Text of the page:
Dave Jansen credits move from Team Quest to Sports Lab for career revival


For Dave Jansen, switching training camps turned his MMA career around.

Mired in a two-fight losing streak during a WEC run in 2010, with losses to future UFC fighters Ricardo Lamas and Kamal Shalorus, Jansen decided it was time to move on from the famed Team Quest in Portland, Ore., as things weren’t working.

So the life-long wrestler decided to take a risk and join the up-and-coming Sports Lab. And since then, he’s won four-straight fights in the Bellator cage, validating his decision.

“I changed camps. I went to Sports Lab,” Jansen told during a phone interview this week before his Bellator 81 bout against Ricardo Tirloni, a fight that will see the winner advance to the finals of the promotion’s latest lightweight tournament.

“We do things differently at Sports Lab. We’re not sparring in a room of 20 guys, colliding into each other, picking our rounds at random. It’s arranged and the biggest emphasis is injury prevention. We’re still going hard but it’s in a controlled, safe environment.”

Jansen believes he’s a perfect fit at Sports Lab and credits the move for the wave of success he’s currently riding.

“I fit in at Sports Lab great. Originally it was just Mike Pierce and Phil Claud on the MMA end of it. When I was looking to move on from Team Quest, me and Mike started sparring and doing workouts, and then we started slowly adding fighters. That was a year and half ago and now we have Tyson Nam and Ian Loveland and some others. Pat Healy popped in to hit rounds with us and Matt Wiman just moved to Portland and has expressed some interest in sparring with us.”

The entire Sports Lab team is riding a high right now. Nam recently knocked out Bellator World Bantamweight Champion Eduardo Dantas, Pierce knocked out Aaron Simpson in the UFC, and Loveland has been doing big things in Tachi Palace Fights. Which is why Jansen is feeling so confident right now heading into the bout with Tirloni, and why the 33-year old finally feels he’s coming into his own as a mixed martial artist.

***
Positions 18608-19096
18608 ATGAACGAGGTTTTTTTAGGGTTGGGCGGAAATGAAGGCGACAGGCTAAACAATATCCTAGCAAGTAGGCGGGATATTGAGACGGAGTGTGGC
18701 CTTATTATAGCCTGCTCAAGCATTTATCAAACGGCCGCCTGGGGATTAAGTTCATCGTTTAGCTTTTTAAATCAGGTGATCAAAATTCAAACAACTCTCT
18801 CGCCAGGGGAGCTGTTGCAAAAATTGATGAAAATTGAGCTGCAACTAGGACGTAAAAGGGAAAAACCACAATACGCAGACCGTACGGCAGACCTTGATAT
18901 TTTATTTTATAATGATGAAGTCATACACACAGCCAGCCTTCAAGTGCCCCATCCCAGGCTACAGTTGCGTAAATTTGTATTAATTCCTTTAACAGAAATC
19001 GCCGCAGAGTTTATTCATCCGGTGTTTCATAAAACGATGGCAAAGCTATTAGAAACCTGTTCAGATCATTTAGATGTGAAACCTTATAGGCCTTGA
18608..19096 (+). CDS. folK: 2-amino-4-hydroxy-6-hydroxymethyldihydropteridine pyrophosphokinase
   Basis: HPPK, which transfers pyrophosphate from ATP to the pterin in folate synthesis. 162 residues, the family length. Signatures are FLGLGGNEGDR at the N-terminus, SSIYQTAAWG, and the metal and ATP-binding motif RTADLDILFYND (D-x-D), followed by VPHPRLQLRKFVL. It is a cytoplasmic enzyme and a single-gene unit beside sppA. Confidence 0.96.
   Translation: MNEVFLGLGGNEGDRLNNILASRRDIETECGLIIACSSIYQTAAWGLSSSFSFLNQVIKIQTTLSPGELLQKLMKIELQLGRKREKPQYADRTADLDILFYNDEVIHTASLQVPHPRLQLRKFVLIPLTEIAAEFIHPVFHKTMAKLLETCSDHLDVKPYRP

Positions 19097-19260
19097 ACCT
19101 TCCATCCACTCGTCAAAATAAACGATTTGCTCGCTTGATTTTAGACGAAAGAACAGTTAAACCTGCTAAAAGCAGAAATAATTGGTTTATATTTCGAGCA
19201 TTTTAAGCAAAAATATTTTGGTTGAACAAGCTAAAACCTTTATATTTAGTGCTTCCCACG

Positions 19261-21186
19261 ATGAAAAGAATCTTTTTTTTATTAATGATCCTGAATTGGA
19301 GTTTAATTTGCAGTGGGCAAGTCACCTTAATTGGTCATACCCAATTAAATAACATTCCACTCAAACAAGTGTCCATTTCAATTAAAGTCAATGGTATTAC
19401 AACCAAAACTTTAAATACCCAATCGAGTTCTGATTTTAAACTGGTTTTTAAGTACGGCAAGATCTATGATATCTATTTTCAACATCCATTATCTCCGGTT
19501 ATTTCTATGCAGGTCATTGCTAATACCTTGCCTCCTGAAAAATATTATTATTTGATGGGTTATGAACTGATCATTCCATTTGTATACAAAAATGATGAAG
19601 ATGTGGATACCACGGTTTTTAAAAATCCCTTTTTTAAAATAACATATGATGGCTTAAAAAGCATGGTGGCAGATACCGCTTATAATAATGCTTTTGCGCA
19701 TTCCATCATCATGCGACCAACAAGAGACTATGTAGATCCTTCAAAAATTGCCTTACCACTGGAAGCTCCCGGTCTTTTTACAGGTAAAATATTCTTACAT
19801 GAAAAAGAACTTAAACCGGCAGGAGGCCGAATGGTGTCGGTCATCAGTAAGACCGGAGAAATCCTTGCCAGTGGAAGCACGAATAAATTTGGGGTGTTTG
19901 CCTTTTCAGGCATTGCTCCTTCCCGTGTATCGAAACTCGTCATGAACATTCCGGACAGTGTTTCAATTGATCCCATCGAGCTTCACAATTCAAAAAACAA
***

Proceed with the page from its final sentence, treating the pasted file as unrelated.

Like many young Oregon men, Jansen started wrestling when he was five and wound up at the University of Oregon on a full scholarship. But he was tired from the grind and dropped out.

“I actually ended my wrestling career on a sour note. I was at the University of Oregon and I was on a full scholarship, but I just kind of hit a plateau and it was more of a mental block. I was depressed, burned out. I didn’t want to be in Eugene anymore, and the coaches basically said we’d rather give your schalrship to someone else. I could have stuck it out, but I chose to drop out. Then I started doing consutruction jobs and worked in restaurants.”

But, as fate would have it, it was the menial jobs he was doing that brought him into the MMA world.

“I met (former UFC fighter) Chris Wilson, who was working as a bartender at the Portland International Airport, and he took a look at my cauliflower ears and said I need to fight, that I have too much skill. A year went by before I took him up on it. It wasn’t until I saw him fighting in the IFL on TV. Portland had their own professional team, the Portland Wolf Pack, and I thought I’d take Ryan Schultz’ spot. But it was when I went to Team Quest I knew I had to learn how to fight. That was in 2006.”

Training at Team Quest, Jansen won the first 14 fights of his career before getting the call to the WEC. He debuted with a win over UFC vet Richard Crunkilton, but then lost to Shalorus and Lamas. That’s when he switched to Sports Lab, and that’s why he’s the best fighter he ever has been today.

“Every week I’m a better fighter. Every month I make trenendous strides in my game. My mental conditioning. I’ve got all my other affairs in order in my personal life, which is a big boost in my professional life. The mental and the physical go hand-in-hand, connected.”

And that’s why he’s ready to go out there at Bellator 81 and take it to Tirloni, who is a tough Brazilian with dangerous submissions as well as underrated striking.

“I think it’s a competitive match-up. I have to be sharp and on my game. I can’t go out there and not pull the trigger. I can’t be passive. I’m going to take the fight to him. I think we’re evenly matched on the ground and we’re both good at the same submissions — front chokes, darce chokes, arm-triangle chokes — but I think I have the edge in wrestling and striking.”

The winner will move onto the finals and face the victor of Marcin Held vs. Rich Clementi for a shot at Bellator World Lightweight Champion Michael Chandler as well as a cheque for $100,000, and that’s something that’s not lost on the blue-collar Jansen.

“It would just be really rewarding, validating, for all the hard work I’ve put in (to win a Bellator tournament). Hopefully I can inspire others to overcome obstacles because I haven’t had anything given to me. But my mom’s helped me out, shes the one who’s made this opportunity possible. She paid off a lot of my debt from college and with my medical bills, so winning a Bellator tournament would mean I can pay back my mom. It would be really rewarding.”

But win, lose, or draw, expect Jansen and Tirloni to put on a show in a fight that exemplifies what the sport of mixed martial arts is.

“It’s going to be a complete mixed martial arts match. It might be over early, but odds are you’ll see all three aspects of the game.”

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Jeremy Brand is an experienced MMA writer and columnist. He is the founder of, and has represented the company with media credentials at many mixed martial arts fights. Jeremy is also a black belt in Brazilian Jiu Jitsu, training in BC, Canada.

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